Meet John Stecher, the CTO of Blackstone, one of the world's leading investment firms. He's joined by Anisha Vaswani, the CIO of Toast and previous CIO of Box, who is passionate about scaling companies and bettering the end-user experience. In this episode of "CIO Classified," Stecher and Vaswani discuss the roles of modern CIOs and CTOs, the importance of encouraging innovation from the ground up, and their leadership methodologies to enable agile teamwork from everywhere and anywhere.
A modern CIO/CTO: what the role means today
"I've always kind of looked at CTO and CIO as slightly interchangeable," Stecher says, before going on to explain that the role varies depending on the organization itself. He believes that the CTO or CIO is responsible for "setting the technology direction for the organization," which "boils down into...[a] software, hardware, and data-centered strategy" that a company has alongside its typical "methodology and standards."
What Stecher particularly appreciates about being a CTO in today's world is that his role has evolved into a hybrid of technology management and also product management, as he focuses on "influencing and actually driving the product forward."
Vaswani agrees with this and comments that she loves enabling an overall business as its CIO. She leads growth and business operations through technology itself. To her, "modern CIO business enablement is always important," and she enjoys how this pushes her to spend a lot of time with customers to iterate on solutions and products.
How to encourage innovation: all hands on deck
At Blackstone, Stecher says that "innovation comes out of the necessity of trying to solve a problem." He encourages his engineers to "listen to what people want and need and synthesize" and to later "iterate on the design [of their products and use that to push] on."
Most importantly, Stecher highlights that innovation can and does come from "anybody in the firm." Vaswani adds that she saw how the diversity of the employee base at Box provides different perspectives and experiences, which yields key innovation at her former company. At Box, she says, "everyone's a technologist," and it's that lack of ownership around innovation that drives everyone forward.
When technology enables teamwork: working from everywhere
The world has shifted remarkably in the past year, as companies everywhere have had to adapt to working from home. Vaswani acknowledges that Box has been "fortunate to be in a position that [their] technology helps enable...employees to work remotely and securely." It's the changes brought about by the pandemic that have shown the importance of "device [and location] independent" work, and Vaswani appreciates how committed the company has been to using best-of-breed technologies to continue communicating and collaborating from afar.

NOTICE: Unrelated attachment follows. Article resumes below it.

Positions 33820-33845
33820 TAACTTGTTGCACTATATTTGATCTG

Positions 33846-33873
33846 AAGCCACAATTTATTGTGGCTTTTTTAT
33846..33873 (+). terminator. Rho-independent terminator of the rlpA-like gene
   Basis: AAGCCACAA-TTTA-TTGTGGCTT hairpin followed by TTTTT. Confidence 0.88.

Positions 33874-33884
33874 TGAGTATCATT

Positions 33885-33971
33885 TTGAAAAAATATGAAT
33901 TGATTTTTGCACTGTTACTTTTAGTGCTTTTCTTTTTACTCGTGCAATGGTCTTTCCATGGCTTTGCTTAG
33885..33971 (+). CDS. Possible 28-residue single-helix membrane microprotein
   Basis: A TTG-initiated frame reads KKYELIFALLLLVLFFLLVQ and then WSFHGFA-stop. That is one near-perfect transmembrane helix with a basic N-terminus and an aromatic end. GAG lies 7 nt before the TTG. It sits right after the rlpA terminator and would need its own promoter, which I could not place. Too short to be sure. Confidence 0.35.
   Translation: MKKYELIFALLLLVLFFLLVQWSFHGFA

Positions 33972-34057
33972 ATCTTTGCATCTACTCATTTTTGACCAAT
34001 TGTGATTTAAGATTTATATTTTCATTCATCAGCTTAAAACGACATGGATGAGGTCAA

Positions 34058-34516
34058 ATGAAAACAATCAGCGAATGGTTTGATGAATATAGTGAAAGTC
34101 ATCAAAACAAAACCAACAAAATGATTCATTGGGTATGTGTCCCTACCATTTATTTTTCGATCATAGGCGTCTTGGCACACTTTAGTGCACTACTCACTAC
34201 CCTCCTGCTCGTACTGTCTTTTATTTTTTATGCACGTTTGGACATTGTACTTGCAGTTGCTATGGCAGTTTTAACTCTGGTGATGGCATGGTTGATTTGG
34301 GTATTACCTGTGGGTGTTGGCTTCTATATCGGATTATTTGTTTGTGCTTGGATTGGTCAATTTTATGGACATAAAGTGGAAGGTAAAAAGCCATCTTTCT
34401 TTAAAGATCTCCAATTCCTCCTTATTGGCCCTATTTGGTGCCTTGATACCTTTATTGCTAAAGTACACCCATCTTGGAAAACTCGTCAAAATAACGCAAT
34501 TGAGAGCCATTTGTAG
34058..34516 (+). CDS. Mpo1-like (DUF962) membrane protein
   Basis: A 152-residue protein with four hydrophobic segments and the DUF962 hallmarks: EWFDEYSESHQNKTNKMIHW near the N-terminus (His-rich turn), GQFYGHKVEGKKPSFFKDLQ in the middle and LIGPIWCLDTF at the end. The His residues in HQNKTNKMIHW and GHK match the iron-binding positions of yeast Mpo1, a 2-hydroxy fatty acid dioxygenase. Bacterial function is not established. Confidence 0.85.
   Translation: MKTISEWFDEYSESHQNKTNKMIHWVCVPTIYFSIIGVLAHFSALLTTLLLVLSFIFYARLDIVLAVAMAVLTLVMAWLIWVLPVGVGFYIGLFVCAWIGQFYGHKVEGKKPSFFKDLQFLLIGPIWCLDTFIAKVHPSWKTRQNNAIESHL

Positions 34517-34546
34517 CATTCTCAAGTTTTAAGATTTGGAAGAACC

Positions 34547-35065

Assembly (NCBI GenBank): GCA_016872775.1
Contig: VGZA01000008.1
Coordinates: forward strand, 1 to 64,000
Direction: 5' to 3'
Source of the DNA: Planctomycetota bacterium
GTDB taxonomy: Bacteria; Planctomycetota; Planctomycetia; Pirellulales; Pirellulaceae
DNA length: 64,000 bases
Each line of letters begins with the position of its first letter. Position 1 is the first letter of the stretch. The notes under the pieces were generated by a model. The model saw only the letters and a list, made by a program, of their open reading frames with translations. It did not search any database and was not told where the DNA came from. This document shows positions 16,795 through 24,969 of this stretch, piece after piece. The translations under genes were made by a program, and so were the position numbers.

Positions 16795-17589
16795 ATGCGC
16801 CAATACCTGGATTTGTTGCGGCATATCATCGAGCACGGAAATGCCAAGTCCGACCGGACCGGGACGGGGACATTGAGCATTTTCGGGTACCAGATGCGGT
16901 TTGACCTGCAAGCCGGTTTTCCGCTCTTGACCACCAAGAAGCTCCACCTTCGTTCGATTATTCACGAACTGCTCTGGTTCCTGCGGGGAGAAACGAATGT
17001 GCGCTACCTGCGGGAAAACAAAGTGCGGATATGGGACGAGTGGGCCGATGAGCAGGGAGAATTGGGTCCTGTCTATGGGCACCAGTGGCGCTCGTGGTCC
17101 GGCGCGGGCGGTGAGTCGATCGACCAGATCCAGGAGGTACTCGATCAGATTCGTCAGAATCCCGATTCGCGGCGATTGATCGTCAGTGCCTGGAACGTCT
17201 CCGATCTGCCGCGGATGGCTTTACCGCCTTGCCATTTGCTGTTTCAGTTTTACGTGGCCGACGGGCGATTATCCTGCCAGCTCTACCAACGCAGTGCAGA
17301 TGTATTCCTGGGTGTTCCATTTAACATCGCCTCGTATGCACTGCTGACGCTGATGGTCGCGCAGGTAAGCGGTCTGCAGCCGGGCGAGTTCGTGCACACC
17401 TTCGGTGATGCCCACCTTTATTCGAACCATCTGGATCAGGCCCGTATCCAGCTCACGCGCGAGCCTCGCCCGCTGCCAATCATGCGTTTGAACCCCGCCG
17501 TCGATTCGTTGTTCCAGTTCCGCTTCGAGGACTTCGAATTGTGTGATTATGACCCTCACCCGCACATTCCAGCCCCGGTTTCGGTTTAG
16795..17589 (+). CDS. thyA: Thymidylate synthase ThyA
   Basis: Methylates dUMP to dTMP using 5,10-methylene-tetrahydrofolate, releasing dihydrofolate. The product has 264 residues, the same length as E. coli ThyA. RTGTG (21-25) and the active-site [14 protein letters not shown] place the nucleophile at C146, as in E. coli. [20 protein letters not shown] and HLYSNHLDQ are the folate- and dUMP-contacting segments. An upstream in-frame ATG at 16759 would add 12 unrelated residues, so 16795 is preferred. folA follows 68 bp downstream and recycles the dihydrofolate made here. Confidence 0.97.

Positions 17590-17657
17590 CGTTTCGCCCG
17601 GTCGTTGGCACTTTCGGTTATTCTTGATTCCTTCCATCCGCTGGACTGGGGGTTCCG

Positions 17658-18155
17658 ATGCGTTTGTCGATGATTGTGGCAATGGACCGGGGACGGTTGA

Stecher agrees wholeheartedly. He touches on how these adjustments have revealed the impact of technological variances between employees and their organizations, from wifi connectivity to tech stacks. Teams everywhere have had to reevaluate personal versus professional bandwidth. Although he misses "seeing people face-to-face," Stecher is grateful for the manufactured replacements like "virtual lunches" through the "technology tools [that will continue to] evolve."
Vaswani mentions that she was happily surprised to see how the weekly all-hands Friday Lunches at Box transformed since becoming virtual. "Everyone feels like they're more plugged in because everyone's on a level playing field," she reflects, "using technology to [ask better] questions in a webinar or using Slack plus Zoom to make that happen. Actually, we've seen much deeper and [higher] quality engagement."
Agility over all: the key to high-quality project management
When prompted to speak on the topic of project prioritization during the ongoing pandemic, both Vaswani and Stecher agree that their companies have had to learn to build processes that are segmented and highly-adaptable.
The beauty of an agile approach is that it "break things up into sprints," Vaswani explains. She exposes the value of "building a flexible, iterative, agile delivery model." After all, there is only one way to eat an elephant: one bite at a time (Desmond Tutu). Vaswani believes that having the ability to flex skills and capacity based on business demands has helped Box succeed in an ever-changing world.
Stecher prefers to focus on the concept behind agile models rather than the prescriptive nature of the methodology itself. Start by defining your target end-goals, ideally ones that have "a quantifiable ROI...something that's defensible." He suggests running from there and being sure to re-prioritize based on what the business needs. "The fun thing to me with the whole agile approach," Stecher remarks, "is that what you're doing is always relevant."
The CIO/CTO's secret?
For Vaswani, one of the most important things a great CIO can do is "to have genuine passion and interest in understanding the business and what it's trying to accomplish." She adds that frankly, "the technology comes later." Stecher expresses his agreement, and boosts this statement by saying that "the more senior you get in your technology career," the more "it becomes about how you can take the world of technology and apply it to solving the business problem."
All in all, Stecher and Vaswani stress the importance of leading with passion for their work, flexibility for their projects, and empathy toward their people. It's through this balanced approach that CIOs and CTOs everywhere can guide their teams to success, despite the omnipresent challenges of working in tech today.